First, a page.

Holding your baby for the first time is said to be one of the most memorable experiences a new mother will go through. Many new moms don’t get to experience this overwhelming burst of joy or later joys as the baby develops: first smile, first giggle/laugh, funny poop faces and milestones like rolling over or sucking thumbs.
Postpartum depression (PPD) can hit moms suddenly and be long lasting. It affects as many as 15% of new mothers.1 PPD doesn’t discriminate and has affected celebrities including Chrissy Teigen, Adele and Sarah Michelle Gellar.
PPD is typically described as extreme sadness, fatigue, and anxiety or nervousness, which interferes with one’s daily activities. The main cause is a sudden change in hormones after delivery, combined with extreme lack of sleep most new mothers need to recover. Despite what many people think, postpartum depression is not caused by anything the mother did or did not do during or after pregnancy. This is important to note as many mothers blame themselves and symptoms can worsen.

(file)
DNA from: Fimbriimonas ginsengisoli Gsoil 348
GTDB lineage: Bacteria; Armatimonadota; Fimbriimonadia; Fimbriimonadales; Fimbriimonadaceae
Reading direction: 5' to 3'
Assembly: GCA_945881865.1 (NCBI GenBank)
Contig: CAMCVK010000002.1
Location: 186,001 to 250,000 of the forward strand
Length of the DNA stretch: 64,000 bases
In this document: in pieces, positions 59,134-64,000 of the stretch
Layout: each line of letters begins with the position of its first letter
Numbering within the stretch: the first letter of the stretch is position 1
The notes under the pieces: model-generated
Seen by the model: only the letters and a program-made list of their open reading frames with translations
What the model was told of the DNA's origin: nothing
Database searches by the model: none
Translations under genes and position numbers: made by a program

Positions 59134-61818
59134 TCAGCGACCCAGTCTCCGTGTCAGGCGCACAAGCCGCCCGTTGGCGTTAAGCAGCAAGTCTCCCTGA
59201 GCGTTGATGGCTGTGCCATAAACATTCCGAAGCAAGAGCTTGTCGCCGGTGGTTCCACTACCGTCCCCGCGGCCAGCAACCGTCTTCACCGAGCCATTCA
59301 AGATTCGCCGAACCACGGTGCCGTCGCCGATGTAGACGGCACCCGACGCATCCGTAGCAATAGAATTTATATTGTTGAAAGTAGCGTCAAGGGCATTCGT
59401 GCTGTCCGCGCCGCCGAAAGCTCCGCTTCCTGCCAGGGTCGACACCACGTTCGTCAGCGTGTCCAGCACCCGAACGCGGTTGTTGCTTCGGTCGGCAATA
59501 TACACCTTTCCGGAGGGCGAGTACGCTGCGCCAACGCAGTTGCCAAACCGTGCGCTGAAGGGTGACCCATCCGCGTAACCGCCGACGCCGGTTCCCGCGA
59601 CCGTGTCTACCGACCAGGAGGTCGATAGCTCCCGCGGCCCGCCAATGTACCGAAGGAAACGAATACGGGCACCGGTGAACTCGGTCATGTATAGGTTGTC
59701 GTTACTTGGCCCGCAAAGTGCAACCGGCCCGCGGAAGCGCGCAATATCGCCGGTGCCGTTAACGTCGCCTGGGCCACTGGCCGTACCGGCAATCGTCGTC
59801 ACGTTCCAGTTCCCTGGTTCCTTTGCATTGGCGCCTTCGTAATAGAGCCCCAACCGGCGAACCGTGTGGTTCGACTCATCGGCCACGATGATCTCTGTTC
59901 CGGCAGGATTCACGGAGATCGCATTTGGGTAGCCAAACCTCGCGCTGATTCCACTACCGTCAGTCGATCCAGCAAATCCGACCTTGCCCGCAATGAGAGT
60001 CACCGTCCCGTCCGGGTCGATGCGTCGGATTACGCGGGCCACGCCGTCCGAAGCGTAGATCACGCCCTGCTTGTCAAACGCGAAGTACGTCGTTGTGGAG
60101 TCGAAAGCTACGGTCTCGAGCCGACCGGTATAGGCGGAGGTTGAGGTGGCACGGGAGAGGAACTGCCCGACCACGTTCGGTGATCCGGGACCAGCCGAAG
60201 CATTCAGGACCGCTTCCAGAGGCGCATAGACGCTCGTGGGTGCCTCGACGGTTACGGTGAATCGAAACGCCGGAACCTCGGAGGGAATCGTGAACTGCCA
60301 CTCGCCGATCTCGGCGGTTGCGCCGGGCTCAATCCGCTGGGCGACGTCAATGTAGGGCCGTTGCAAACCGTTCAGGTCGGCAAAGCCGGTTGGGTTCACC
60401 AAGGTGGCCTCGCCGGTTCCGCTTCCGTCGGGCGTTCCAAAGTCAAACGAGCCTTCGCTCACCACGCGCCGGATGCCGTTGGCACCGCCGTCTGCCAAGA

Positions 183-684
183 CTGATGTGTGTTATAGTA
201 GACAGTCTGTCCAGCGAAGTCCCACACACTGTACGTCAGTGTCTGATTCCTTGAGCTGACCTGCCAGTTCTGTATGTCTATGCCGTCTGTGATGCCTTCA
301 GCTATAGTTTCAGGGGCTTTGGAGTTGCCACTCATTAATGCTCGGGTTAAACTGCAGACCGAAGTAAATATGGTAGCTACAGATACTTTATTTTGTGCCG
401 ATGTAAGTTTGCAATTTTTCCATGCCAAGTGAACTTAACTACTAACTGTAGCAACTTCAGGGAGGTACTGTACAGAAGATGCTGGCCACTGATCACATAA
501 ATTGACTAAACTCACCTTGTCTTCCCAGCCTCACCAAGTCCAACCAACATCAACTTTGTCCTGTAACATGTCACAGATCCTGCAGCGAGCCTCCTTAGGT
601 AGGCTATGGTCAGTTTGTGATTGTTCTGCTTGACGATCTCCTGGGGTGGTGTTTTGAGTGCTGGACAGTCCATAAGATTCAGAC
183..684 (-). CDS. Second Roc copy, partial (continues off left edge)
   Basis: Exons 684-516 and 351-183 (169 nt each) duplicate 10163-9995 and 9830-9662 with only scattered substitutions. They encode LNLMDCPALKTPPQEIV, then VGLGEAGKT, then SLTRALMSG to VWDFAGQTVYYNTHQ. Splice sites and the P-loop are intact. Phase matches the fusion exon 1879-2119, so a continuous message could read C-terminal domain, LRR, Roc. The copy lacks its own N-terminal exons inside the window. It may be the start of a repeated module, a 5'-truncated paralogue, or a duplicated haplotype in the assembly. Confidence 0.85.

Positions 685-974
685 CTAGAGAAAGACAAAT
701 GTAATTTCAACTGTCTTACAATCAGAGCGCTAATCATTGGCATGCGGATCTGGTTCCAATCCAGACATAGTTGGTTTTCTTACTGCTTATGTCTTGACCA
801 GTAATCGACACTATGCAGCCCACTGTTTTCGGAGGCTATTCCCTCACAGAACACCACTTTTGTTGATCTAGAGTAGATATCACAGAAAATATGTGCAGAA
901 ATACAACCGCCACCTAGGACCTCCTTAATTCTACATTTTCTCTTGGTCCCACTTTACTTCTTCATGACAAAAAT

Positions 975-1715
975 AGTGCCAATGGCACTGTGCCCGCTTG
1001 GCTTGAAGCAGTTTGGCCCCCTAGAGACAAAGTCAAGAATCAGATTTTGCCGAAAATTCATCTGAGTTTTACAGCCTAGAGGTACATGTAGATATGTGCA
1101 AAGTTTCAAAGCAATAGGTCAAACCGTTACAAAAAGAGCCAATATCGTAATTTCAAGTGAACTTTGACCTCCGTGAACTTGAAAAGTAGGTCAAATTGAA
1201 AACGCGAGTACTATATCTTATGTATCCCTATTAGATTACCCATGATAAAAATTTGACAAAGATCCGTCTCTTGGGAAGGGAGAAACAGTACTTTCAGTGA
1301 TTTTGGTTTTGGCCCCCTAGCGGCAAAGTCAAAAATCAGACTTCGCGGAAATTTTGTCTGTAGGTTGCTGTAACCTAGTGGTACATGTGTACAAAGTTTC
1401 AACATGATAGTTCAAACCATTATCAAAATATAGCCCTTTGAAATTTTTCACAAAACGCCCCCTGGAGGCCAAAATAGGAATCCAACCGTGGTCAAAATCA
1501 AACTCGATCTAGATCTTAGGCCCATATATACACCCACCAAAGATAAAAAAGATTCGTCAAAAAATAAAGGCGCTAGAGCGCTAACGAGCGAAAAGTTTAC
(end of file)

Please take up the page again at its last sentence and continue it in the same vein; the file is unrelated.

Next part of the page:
PPD is not to be confused with the “baby blues” which occurs in 80% of new mothers, lasts one to two weeks and resolves on its own. “Baby blues” include milder symptoms of worry, unhappiness, and tiredness.
The most common symptoms of postpartum depression include:1
Feeling sad, hopeless, anxious, or worrying more than usual
Crying more than usual or for no reason
Feeling moody, irritable, or restless
Oversleeping or being unable to sleep
Difficulty concentrating and unclear memory
Experiencing anger or rage
Loss of interest in activities that are usually enjoyable
Having physical aches and pains, including frequent headaches, stomach problems, and muscle pain
Withdrawing from friends and family
Difficulty bonding with the baby
Persistently doubting her ability to care for her baby
Thoughts of self harm and/or harming the baby
The two primary recommended treatments for PPD are talk therapy and mediations, which can be used independently or together. A great adjunct to these is physical therapy and exercise which can significantly reduce the severity of symptoms in patients with PPD.2
Without treatment, postpartum depression can persist for longer periods of time and can interfere with the new mother’s ability to bond with and take care of child.
If you or someone you know is experiencing these symptoms, call your doctor to receive a full evaluation and begin treatment, as necessary.
1. American Physical Therapy Association. (2010, March 23). Physical therapy exercise program can reduce risk of postnatal depression in new mothers. ScienceDaily. Retrieved September 28, 2017 from www.sciencedaily.com/releases/2010/03/100322182026.htm
2. National Institute of Mental Health. (n.d.). Postpartum Depression Facts. Retrieved from https://www.nimh.nih.gov/health/publications/postpartum-depression-facts/index.shtml